occupation of the NET was connected with the rebellion of which he was
informed at the meeting of officers late on 14 Jan 66 in Major Ifeajuna’s
house in Apapa.


90. As shown in paragraph 85 of this report, Major Ademoyega, accompanied by
2/Lts Wokocha and Nweke left HQ 2 Brigade at Approximately 0200 Hours in a
landrover driven by LCpl Umoru, which also contained 9 ORs

91. They arrived at Lion Building around 0220 hours where Major Ademoyega,
2/Lt Wokocha, Sgt. F Agonsi, Sgt. F. Eke, Cpl Iroegbulam, Cpl S. Esonu and
Cpl. D. Ohazurike left the vehicles and entered the building. Cpls Ohazurike
and Esonu were posted downstairs at the security desk.  Major Ademoyega
spoke to the policemen on duty there and told them that they were engaged on
military operations.  He ordered them not to answer the telephone nor
transmit any telephone messages. The two corporals were instructed to ensure
that the police obeyed the Major’s orders.

92. Major Ademoyega, 2/Lt Wokocha and the others then proceeded upstairs to
the Police Control Room.  Here they found 4 PCs and one WPC on duty.  A SPO,
rank not identified was also on duty there. Major Ademoyega spoke to the
police and ordered them not to receive or transmit any telephone or radio
messages.  He informed the SPO that they were engaged in military operations
and that the soldiers were there to protect the Police.

93. At approximately 0320 hours. The GOC, Major General Aguiyi-Ironsi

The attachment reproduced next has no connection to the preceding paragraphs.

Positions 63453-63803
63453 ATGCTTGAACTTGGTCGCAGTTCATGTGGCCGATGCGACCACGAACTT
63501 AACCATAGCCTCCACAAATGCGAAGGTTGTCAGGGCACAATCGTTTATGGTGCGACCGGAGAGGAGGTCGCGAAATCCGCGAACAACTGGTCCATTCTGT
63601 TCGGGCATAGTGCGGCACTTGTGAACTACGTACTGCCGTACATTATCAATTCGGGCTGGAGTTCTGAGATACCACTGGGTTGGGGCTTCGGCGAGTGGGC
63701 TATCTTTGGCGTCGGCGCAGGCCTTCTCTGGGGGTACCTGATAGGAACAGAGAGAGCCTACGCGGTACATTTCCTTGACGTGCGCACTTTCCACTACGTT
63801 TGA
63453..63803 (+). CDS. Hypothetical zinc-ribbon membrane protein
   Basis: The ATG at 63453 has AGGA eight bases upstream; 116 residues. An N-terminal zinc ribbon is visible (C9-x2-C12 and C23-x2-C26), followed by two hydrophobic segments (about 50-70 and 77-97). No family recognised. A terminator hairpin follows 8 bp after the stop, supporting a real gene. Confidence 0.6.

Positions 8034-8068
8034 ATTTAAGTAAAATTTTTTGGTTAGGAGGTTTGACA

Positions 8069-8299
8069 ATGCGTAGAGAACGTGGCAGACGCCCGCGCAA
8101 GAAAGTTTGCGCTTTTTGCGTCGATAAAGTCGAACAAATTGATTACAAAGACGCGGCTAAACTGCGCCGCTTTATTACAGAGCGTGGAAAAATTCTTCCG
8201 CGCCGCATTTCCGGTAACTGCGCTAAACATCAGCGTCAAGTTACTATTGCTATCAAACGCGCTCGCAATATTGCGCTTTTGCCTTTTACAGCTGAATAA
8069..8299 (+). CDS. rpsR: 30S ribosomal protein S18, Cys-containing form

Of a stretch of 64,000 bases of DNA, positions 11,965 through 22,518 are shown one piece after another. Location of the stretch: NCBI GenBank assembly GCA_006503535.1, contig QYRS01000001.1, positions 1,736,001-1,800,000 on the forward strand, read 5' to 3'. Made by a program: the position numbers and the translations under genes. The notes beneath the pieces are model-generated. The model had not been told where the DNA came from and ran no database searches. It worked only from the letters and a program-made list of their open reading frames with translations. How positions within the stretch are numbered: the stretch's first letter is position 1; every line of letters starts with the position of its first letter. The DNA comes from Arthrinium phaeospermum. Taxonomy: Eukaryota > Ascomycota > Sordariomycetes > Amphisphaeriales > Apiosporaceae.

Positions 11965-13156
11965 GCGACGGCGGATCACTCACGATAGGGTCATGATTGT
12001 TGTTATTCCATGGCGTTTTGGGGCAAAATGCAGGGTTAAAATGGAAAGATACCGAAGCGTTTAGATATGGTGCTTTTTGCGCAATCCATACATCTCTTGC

arrived at Lion Building in a Jaguar car.  He entered the lobby holding a
pistol in his hand and asked the two soldiers on duty what they were doing
there.  They replied that they did not know why they were there and that
they had been brought by Major Ademoyega.    They also told the GOC that
2/Lt. Wokocha and some others were upstairs.  The GOC then ordered Cpl.
Esonu to go up and to bring down the 2/Lt.     Esonu complied but could not
find the control room.  He came down again and informed the GOC of his

94. The GOC, after having asked the men to which unit they belonged, then
ordered them to return to their barracks immediately. He added that he did
not know what was happening but that he was turning out 2 Battalion to
attack the men then engaged on unlawful operations in Lagos.   After this,
the GOC left.

95. Cpl. Ohazurike then ordered Esonu to go upstairs again, accompanied by a
PC, to find 2/Lt Wokocha and to tell him of the visit of the GOC.  Esonu
complied and passed the message to 2/Lt Wokocha.  The latter then decided
that it would be wisest to comply with the GOC’s orders.  He collected all
his men and went to the Ministry of Defence where he succeeded in obtaining
transport to take the entire back to Apapa where they arrived around 0430



96.  As has already been demonstrated, Captain E. Nwobosi, OC 2 Field
Battery NNA, was taken into the confidence of the conspirators either on 13
or 14  Jan 66, whilst he was attending a Brigade Training Conference at
Apapa.  During the afternoon of 14 Jan 66, he was given a set of written